Here are the measurements - six pieces total:

 

Two notched spacers are 1 1/2" diameter, 7/8" bore, 9/16" length

 

The four couplers are 1 1/2" diameter at the spline end and 1" diameter at the opposite end.

 

Two of the couplers have 3/8" bores (one coupler is drilled for a side pin).  Length of each coupler is 1" excluding the splines.

 

One coupler has a 5/8" bore and is drilled for a side pin.  Length of coupler is 1" excluding the spline.

 

One coupler has a tapered bore - 5/8" narrowing down to 1/2" at the spline end and is machined/notched for a key. Length of couple is 3/4" excluding splines.

 

The above can be mixed and matched with either spacer for whatever combination you would need.  Also, obviously the bores could be drilled out to accept a larger shaft if required, etc.

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  • 3 weeks later...

Just an update for folks,

 

Using the patent drawings and measurements of a few surviving parts we were able to "reverse engineer" the Milbarth Magneto coupling

as Mike has on his engine. From what we can tell these were proprietary to Wisconsin Motor Manufacturing since Milbarth was one of the

founding partners. These coupling would have been used on the T-head Wisconsin Model "A" (Stutz, FWD, etc.) as well on the model "L", "G" and "J" engines

and their marine variants (AM, LM, GM & JM)

 

First we modeled each component in 3D. Using these, we assembled a complete 3D model and generated the 2D shop drawings that will

be used for machining the castings etc. We also generated the 3D models for the patterns. We will use Fusion 360 to generate the tool paths

and post process to PathPilot for our Tormach CNC milling machine. I have some nice mahogany all laminated up so next week we can mill out the patterns.

 

The disk is actually leather which I thought was a neat feature.

 

 

Exploded.jpg.25f5277463e5f390868ee03cda9c2c0f.jpg

 

Assembly.thumb.jpg.18f4a6fd2911bf1c220d7f6da0c3d8c1.jpg

 

Interestingly we recently finished the core boxes and patterns for the valve covers for the same series of Wisconsin engines. Below is a batch just out of the foundry.

 

 

I love this stuff!

IMAG0296.thumb.jpg.248a9638a830593e044b1151583ebc85.jpg

 

 

Edited by Terry Harper (see edit history)
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Yes, it appears that way and yet the patent states that they "... are preferably ordinary gear teeth" We will be doing a number of sets - thus the castings. In this case theWire EDM would indeed be the way to go to cut the teeth. The patent states that this design would provide for fine adjustment of the magneto timing. I guess we will see!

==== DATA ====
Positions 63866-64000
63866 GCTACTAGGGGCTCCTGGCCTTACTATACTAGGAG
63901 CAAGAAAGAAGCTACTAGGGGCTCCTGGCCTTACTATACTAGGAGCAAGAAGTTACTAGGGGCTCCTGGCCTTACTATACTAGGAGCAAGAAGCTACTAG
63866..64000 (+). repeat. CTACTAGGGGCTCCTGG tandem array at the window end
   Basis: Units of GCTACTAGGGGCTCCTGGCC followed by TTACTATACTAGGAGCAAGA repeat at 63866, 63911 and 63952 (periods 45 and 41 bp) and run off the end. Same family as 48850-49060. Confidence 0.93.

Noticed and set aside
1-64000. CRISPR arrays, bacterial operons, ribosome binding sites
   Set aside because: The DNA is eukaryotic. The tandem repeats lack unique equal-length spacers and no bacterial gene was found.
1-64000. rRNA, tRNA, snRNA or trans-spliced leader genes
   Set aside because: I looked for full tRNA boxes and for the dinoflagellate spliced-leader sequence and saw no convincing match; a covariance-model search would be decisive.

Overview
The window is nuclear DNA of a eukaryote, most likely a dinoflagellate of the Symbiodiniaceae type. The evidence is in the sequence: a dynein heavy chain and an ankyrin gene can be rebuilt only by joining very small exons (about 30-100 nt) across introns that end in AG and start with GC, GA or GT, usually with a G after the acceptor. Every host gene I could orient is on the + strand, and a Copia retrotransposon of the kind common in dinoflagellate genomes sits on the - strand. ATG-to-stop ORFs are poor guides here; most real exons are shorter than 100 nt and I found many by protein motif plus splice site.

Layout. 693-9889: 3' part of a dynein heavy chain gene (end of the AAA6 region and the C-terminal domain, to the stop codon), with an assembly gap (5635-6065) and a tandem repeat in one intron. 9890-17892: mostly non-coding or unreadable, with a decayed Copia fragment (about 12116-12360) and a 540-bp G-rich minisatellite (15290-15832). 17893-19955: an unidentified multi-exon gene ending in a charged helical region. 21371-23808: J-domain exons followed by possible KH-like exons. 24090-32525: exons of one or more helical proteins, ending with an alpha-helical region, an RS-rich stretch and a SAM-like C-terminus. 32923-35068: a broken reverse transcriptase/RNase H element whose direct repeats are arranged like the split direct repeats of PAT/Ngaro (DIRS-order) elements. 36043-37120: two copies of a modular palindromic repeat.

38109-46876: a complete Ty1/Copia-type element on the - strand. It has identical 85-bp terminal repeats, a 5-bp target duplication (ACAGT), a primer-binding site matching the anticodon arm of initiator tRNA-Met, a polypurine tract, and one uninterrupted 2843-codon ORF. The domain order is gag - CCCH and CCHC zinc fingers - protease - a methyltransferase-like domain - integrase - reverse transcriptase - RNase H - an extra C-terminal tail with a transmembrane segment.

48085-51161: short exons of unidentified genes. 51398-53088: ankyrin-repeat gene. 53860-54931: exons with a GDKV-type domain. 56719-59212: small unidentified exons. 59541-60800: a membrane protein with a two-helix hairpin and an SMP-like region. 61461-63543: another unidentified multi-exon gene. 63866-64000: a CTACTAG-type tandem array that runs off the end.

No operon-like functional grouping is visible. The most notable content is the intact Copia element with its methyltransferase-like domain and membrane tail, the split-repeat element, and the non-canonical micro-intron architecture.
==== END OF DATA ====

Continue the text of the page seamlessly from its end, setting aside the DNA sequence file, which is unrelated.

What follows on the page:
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Update....

 

We finished the shop drawings and 3D printed a mockup (just for fun) We also started milling out the patterns.

We should.... key word.... should have the patterns all done next week. We had to set it aside for a bit so we could mill out some parts for our

UMO steam engine project. The patterns will be setup on a match plate with the runners and gates and shrink bob and allow two sets at once to be cast.

I usually mill my patterns out of pine but since these are small and fragile I decided to use some mahogany I had on hand. Since this is a rather open grain wood

I will have to fill the grain before applying the shellac.

 

 

 

 

 

IMG_1168.jpg

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  • 3 months later...

Well since other projects got in the way it took a bit longer than planned but here are the patterns for the Milbrath magneto. I setup the coupling halves as a match plate

so four complete couplings can be cast at once. I also included the runner and gates as part of the pattern. After machining the halves can be split using a slitting saw. The spyder pieces are just a simple one sided pattern. Since I didn't have a drive gear to measure it would be best to hob a new one to match the coupling. This was a fun project which I enjoyed tremendously.

 

These were sized for casting in aluminum but can be cast in iron as well  - the difference in shrinkage rate would make them just a tad bigger which shouldn't be much of an issue with the parts.

Mike I know you don't need a set now but if anyone wants still wants or needs a set please let me know. I also have a shop drawing to go with it.

 

Best regards,

 

Terry

 

 

 

IMG_1280.JPG

IMG_1279.JPG